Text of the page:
Home sales close as quickly as 41 days in metro Denver

0
59
Home sales close as quickly as 41 days in metro Denver


[ccpw id=”6606″]

Taking a home in metro Denver from listing to the closing table now only takes 41 days on average, one of the shortest turnaround times in the country, according to a new study from Trulia.

Denver had the fifth-fastest turnaround time in April. Seattle and the California metro areas of San Jose, San Francisco and Oakland comprise the top four, respectively. Homes in the first three went from listing to sale in a speedy 36 days.

Colorado Springs, ranked seventh, saw transactions take 43 days from listing to sale. By contrast, it took 144 days to close a listing in Syracuse, N.Y., and 132 days on Long Island.

“Since 2010, it has been the story of steady decline nationally. But 64 days is a … record nationally,” said Felipe Chacon, a housing economist with Trulia, which tracks how long it takes a listing on its website to appear in the public records as a sale.

Adobe Stock

Listing to sale is a broader measure than average days on market, which is the measure that real estate agents track. That measure, which tied a record low of 18 days in metro Denver in May, represents the average days a home spends from listing to when it is put under contract.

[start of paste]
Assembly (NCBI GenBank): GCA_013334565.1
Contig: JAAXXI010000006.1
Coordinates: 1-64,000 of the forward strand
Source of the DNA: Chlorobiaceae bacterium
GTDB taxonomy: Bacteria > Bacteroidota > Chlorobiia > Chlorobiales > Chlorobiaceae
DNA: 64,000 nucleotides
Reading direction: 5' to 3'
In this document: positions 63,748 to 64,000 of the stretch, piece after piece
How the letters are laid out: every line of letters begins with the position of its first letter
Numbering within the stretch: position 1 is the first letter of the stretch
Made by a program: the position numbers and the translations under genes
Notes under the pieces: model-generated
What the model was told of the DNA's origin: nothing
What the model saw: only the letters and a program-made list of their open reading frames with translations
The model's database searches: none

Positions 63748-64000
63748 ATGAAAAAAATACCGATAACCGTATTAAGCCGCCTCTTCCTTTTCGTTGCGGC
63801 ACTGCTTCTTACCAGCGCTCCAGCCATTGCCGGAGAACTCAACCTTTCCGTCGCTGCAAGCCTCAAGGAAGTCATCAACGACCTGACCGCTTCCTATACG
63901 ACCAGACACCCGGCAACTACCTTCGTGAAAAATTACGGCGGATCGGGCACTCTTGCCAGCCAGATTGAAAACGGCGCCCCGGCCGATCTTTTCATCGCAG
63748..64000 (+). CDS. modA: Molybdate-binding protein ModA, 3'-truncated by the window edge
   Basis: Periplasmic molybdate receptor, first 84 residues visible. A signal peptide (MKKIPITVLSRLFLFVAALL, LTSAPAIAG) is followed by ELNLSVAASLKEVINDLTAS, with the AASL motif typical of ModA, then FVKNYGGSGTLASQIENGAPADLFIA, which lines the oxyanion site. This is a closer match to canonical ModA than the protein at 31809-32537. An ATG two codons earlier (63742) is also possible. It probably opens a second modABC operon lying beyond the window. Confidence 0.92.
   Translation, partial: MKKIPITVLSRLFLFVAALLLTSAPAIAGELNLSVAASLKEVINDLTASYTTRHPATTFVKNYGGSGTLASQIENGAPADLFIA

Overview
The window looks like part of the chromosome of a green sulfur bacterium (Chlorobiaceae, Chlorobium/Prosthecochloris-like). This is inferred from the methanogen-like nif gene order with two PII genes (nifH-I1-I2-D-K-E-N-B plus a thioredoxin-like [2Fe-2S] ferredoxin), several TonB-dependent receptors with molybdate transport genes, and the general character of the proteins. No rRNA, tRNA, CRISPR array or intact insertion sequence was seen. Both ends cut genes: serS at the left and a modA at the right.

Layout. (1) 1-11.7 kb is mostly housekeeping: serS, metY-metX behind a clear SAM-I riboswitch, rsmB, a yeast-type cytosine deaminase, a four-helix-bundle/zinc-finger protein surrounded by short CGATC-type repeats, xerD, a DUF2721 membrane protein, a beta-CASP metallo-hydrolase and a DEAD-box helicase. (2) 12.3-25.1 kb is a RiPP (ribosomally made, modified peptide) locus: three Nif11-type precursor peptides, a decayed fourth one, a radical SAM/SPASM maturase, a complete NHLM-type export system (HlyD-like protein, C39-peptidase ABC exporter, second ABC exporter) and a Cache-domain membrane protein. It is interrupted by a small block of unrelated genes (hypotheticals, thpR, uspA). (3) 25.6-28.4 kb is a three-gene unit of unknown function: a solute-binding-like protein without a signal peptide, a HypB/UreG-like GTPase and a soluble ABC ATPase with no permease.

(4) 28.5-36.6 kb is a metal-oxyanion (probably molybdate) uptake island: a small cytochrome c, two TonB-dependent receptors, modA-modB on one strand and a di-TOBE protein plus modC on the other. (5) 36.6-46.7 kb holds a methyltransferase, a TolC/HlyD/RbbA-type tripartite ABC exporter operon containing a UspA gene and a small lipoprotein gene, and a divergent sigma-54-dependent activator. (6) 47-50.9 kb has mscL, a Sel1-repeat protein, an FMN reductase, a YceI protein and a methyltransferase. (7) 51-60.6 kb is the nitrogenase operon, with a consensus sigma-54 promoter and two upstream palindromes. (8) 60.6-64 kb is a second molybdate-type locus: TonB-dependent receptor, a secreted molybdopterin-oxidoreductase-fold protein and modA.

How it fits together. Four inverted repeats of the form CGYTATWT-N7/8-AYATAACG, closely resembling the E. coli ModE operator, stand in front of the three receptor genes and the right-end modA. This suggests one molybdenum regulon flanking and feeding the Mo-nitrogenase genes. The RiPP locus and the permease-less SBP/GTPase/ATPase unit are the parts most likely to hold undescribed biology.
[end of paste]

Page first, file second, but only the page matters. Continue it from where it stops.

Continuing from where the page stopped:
When the market is super heated, it can create a backlog in getting inspections done, home values appraised and loans processed. That was an issue in 2016 and into 2017, when high demand for appraisers caused major bottlenecks in the market and delayed mortgage approvals.

“Appraisal times have shortened because the amount of refinances have dropped,” said Jaryd Takushi, an agent with Kentwood City Properties in Denver. Although rising interest rates generally work against home sales, they can help buyers by freeing up mortgage capacity that might otherwise go to refinancings.

Takushi thinks another reason that home sales are wrapping up faster is that buyers are more seasoned and ready to move when they finally do get a home under contract.

“Losing a couple bidding wars is a quick learning tool. Buyers then understand how to make stronger offers with quicker closings,” he said.

Chacon said home sales tend to wrap up much faster in the western half of the country than in the eastern half and the fastest markets share strong job growth and a tight housing inventory. But pretty much everywhere, the trend is for a quicker turnaround.

“Shorter times,” Chacon said, “might be the new norm.”

Tribune Content Agency



Original Source